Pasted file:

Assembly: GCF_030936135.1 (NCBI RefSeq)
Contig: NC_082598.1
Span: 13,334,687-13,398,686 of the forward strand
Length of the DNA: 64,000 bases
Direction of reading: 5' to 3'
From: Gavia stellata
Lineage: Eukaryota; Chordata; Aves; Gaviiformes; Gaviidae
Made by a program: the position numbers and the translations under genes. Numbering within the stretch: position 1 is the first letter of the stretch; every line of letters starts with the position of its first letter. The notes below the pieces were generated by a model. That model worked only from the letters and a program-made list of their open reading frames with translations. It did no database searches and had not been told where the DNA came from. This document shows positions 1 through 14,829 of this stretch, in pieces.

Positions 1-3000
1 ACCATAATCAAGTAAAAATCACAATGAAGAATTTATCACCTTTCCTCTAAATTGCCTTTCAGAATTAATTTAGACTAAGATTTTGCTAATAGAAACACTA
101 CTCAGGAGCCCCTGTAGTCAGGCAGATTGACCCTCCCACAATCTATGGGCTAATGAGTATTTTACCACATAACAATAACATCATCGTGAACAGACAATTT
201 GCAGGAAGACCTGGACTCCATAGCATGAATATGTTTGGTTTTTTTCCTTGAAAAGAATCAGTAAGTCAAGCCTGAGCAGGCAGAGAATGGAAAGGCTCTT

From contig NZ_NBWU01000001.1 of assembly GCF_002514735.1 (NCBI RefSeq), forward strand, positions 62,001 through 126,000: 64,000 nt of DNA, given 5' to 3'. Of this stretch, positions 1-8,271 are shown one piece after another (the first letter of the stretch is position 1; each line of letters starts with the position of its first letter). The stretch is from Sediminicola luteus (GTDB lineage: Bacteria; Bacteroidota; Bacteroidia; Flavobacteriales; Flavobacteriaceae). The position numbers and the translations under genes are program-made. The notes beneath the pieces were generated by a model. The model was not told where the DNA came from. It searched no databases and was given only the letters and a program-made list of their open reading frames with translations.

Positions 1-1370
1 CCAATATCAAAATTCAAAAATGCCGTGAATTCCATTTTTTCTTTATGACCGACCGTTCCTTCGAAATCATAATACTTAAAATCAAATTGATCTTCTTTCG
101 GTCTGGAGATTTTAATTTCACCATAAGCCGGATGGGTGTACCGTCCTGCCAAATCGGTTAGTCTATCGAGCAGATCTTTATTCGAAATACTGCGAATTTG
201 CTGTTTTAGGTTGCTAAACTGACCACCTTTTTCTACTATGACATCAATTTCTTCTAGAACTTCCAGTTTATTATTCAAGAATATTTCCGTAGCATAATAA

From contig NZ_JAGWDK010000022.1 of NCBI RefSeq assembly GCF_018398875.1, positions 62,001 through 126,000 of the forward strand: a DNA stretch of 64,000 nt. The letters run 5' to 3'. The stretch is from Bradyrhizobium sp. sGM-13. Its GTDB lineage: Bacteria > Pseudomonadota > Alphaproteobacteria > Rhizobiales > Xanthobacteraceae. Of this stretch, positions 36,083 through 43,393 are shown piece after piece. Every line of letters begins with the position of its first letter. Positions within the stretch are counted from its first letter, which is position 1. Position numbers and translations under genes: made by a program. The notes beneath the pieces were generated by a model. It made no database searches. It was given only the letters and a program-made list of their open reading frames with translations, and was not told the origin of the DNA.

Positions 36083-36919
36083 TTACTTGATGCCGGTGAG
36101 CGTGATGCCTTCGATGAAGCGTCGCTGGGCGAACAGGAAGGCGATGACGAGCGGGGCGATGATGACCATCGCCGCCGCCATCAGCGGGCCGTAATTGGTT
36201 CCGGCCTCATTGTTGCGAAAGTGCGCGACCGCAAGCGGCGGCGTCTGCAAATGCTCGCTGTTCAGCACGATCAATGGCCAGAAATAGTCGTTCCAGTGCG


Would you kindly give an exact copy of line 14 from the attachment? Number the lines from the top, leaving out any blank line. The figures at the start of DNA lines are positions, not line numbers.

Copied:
Positions 1-1370